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Google Launches Behavioral Targeting Ad Program
Thursday, March 12, 2009
Kurt Opsahl over at Electronic Frontier Foundation had a great post about Google's new behavioral targeting ad program. Google's plan is to create technology that makes the advertising on Google, and the sites of their partners, as relevant as possible. This "internet based advertising" as Google is calling it works by collecting a cookie to remember a user's visits. Google stores a number in the user's browser to remember their visits and as the user visits their sites of choice Google will serve ads up to the user based on their past browser experience. There is an opt out option for those concerned with privacy issues.

Google's thoughts: http://googleblog.blogspot.com/2009/03/making-ads-more-interesting.html

An excerpt from Kurt's post:

The issues with behavioral advertising have been with us for over a decade (DoubleClick was founded in 1996, and privacy issues soon followed), and have grown as more people use more services online and more information has become available about your online behavior. Many, including EFF, are concerned about behavioral targeting because it means that information about how you use the web is collected, stored and associated with a cookie on your browser, which can track you across different websites and online services. One way to help protect your privacy is to clear cookies regularly. However, this is insufficient, because a new cookie would be written the next time your browser loaded a banner ad.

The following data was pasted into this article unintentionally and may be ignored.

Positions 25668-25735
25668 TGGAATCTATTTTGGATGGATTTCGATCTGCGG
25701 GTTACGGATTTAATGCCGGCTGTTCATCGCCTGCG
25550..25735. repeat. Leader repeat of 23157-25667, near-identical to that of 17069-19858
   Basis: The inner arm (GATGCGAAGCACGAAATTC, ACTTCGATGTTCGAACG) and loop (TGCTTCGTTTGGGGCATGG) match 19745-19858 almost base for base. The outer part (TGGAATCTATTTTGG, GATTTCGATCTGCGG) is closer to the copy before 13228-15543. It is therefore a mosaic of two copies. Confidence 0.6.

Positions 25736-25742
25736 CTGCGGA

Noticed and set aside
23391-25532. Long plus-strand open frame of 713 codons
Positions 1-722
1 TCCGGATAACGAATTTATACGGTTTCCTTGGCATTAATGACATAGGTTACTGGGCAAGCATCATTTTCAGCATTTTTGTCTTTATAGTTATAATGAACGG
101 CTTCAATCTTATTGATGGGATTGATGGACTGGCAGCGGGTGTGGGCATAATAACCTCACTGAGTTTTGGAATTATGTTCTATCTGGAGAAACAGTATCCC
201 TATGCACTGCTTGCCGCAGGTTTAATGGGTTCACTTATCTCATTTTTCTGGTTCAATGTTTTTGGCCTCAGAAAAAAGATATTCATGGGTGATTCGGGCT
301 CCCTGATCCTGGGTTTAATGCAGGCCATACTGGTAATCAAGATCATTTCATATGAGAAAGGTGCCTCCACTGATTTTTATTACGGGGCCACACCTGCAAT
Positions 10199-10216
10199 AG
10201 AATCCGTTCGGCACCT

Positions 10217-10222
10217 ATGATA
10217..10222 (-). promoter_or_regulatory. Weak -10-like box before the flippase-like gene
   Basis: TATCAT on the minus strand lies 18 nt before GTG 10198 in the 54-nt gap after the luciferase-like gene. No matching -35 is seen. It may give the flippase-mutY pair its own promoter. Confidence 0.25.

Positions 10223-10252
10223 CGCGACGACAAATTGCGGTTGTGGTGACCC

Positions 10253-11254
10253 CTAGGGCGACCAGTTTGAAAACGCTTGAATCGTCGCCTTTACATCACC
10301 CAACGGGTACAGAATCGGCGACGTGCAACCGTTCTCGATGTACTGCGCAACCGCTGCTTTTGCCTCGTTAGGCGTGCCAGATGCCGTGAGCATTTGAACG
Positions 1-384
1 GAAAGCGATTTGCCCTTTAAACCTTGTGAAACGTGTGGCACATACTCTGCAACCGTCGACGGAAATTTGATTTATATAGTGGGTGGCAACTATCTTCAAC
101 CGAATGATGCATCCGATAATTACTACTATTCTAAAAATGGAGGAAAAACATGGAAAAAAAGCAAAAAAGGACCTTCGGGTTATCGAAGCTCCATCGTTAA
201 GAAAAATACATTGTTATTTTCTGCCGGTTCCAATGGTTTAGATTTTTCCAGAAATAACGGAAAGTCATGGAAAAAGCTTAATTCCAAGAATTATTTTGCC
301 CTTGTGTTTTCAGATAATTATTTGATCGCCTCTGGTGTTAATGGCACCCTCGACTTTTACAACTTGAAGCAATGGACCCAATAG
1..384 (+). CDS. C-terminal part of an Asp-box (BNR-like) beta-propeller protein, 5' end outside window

The most privacy protective solution would be to have behavioral targeting systems be based on the user's opt-in. To no one's surprise, Google has not gone down that road ("'Offering advertising on an opt-in basis goes against the economic model of the Internet,' Google spokesperson Christine Chen told the IDG News Service"), and we are not aware of any major player in online advertising that has an opt-in targeting system. Google has, however, done some things that make opt-out quite a bit better.

Google contacted us about behavioral targeting early on in their development process, and solicited our feedback. One issue we discussed was a persistent problem with opting-out of targeted online advertising -- the use of cookies to opt-out of tracking cookies. The problem is that the very users who care most about privacy are the ones most likely to delete cookies. Yet, if a user deleted all their cookies, they would also delete the cookie that had opted them out of the targeting.

It will be interesting to see how this plays out and whether Google is successful with these behavioral targeting ads.

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posted by Jody @ Thursday, March 12, 2009  
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